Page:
This is quite an assertion.  Mr. Chivers, “Assistant Comment Editor,” it appears, knows for certain that the Shroud is fake .  Surprisingly, Assistant Comment Editor Chivers does not explain what the Shroud is, which you would think he would do since he KNOWS it is not what those Christians think it is.  Wow! A question that has baffled scientists for more than a century has been resolved by an Assistant Comment Editor for the Telegraph.  (Maybe the Telegraph should promote him to a full-fledged Comment Editor.)  What groundbreaking evidence does Mr. Chivers advance for this assertion? The debunked (or at least questionable) radio carbon dating from the 70’s. Oh, my, bestill my afluttering heart.  Mr. Chivers, of course, does not answer exactly how the 13th or 14th Century artist (assuming it was art — Mr. Chivers does not deign to tell us what the Shroud “is;” only that it is not, not, what those Christians say it is.)  He also notes that St. John’s Gospel mentions two burial cloths.  Finally, he states that John Calvin was skeptical, which of all things is the most revealing comment.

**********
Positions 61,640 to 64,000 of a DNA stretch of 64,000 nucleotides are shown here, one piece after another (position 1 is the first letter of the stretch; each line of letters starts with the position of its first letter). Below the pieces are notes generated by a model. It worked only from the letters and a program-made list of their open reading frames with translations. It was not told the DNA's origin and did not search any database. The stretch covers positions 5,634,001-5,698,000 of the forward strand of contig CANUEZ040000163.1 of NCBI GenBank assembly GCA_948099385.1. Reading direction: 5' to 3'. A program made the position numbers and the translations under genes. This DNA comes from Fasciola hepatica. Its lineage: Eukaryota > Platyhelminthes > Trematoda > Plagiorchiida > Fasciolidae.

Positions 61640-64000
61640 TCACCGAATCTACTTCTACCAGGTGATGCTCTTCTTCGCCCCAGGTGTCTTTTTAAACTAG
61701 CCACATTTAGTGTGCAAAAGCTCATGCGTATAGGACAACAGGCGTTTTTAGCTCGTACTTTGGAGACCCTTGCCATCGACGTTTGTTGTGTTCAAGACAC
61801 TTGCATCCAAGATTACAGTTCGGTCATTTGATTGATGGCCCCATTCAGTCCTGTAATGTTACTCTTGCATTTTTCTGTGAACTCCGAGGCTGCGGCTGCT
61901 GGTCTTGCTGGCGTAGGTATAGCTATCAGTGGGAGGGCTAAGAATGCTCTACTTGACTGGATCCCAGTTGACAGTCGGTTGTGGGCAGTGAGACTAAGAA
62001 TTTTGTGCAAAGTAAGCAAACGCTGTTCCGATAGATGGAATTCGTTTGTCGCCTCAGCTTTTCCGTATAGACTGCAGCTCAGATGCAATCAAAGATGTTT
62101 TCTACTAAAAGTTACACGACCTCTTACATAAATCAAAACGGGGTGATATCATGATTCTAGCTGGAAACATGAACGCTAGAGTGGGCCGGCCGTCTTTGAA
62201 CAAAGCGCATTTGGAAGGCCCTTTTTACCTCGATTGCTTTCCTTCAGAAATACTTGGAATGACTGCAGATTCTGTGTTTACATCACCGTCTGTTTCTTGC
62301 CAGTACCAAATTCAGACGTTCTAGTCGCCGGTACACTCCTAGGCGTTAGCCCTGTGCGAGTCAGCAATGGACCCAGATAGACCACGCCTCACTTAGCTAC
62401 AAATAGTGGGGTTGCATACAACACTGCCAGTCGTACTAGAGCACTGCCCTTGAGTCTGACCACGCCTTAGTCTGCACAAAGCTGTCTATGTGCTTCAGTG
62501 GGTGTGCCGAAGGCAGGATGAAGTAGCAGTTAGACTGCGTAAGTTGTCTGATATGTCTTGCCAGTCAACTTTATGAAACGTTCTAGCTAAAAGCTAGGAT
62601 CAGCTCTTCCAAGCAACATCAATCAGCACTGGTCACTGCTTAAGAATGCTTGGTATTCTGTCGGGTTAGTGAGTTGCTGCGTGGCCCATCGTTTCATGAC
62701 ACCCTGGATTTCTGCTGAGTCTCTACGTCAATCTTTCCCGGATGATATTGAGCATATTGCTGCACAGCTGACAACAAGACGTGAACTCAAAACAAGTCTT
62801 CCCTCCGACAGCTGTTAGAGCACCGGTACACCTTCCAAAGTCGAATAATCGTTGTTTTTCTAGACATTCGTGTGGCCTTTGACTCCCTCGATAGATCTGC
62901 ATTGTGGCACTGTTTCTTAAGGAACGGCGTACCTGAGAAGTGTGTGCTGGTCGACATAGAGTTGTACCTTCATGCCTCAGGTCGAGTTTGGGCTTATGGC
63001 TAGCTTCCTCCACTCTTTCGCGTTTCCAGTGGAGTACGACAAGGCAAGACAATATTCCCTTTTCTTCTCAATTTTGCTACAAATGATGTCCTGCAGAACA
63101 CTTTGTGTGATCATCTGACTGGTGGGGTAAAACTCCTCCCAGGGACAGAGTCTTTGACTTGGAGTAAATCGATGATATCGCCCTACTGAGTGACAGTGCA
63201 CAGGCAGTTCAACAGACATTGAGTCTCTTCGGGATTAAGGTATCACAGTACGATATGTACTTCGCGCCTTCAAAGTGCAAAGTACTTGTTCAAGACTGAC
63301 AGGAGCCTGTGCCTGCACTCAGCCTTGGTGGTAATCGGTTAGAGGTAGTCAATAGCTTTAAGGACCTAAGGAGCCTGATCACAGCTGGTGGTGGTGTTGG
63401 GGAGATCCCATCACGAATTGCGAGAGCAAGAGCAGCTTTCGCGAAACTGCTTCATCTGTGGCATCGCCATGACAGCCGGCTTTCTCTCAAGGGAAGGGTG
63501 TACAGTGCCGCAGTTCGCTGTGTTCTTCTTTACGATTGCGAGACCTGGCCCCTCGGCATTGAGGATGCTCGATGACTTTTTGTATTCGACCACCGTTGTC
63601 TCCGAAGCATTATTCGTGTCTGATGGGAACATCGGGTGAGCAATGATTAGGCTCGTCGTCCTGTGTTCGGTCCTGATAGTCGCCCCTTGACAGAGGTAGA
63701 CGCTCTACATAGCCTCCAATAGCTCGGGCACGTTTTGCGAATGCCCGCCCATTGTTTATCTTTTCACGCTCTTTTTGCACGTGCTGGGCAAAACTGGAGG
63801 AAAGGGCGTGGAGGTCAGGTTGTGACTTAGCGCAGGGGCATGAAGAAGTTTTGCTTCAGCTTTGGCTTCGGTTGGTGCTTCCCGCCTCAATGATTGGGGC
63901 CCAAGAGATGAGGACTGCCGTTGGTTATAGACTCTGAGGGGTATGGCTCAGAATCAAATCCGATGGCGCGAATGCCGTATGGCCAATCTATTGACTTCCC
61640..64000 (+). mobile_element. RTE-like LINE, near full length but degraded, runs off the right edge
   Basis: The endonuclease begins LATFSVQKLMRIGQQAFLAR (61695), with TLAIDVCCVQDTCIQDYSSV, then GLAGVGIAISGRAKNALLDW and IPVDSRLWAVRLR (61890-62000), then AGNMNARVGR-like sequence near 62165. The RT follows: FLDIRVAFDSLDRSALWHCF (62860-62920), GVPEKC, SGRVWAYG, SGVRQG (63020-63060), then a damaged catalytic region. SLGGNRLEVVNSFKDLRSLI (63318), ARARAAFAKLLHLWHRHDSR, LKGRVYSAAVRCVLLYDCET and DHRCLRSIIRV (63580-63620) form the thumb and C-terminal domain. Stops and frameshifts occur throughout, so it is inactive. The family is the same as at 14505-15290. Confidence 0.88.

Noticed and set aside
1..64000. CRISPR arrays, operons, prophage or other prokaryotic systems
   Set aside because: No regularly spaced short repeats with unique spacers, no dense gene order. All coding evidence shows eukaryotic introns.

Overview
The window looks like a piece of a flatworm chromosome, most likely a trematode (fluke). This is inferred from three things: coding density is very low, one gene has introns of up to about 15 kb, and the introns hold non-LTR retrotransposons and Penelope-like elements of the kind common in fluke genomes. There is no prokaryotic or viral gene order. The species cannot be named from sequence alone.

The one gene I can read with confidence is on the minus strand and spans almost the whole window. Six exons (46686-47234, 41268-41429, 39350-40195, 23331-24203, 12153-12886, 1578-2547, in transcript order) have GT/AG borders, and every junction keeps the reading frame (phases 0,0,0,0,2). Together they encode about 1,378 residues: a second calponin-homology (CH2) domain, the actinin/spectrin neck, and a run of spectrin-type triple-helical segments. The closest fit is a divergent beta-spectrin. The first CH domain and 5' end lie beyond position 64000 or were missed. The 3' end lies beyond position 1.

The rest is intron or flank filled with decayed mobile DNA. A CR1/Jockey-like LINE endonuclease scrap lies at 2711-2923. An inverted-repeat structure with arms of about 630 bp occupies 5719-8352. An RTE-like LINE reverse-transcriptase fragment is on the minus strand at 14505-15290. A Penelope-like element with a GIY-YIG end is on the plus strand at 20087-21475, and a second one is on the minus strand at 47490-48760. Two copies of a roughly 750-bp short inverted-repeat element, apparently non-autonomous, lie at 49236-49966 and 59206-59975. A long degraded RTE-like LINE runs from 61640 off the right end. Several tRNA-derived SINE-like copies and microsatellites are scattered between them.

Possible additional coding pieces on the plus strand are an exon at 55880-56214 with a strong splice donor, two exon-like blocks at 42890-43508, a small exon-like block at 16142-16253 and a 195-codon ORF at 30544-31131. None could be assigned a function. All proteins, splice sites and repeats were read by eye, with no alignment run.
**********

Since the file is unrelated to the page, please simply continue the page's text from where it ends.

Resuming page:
All of this writing, however, only the lead up to Mr. Chivers’ deepest insight.  He wrote:

“The intelligent faithful don’t need trinkets like this to justify their belief, surely?”

This is simply classic: a combined ad hominem deprecation of one’s rhetorical opponents.  Presumably, “intelligent” works both as a psychic goodie for those who agree with him (if you agree with me, Mr. Chivers implies, you qualify as “intelligent”) and a slam on those who don’t.  No reasons needed; only self-regard and the more of it the better.  The choice of the word “trinket” is even better.  No matter what you think the Shroud of Turin is, it is not a trinket — a small ornament of little value.  It is large — more than 14 feet in length — and priceless.  Perhaps, trinket means large and priceless in England.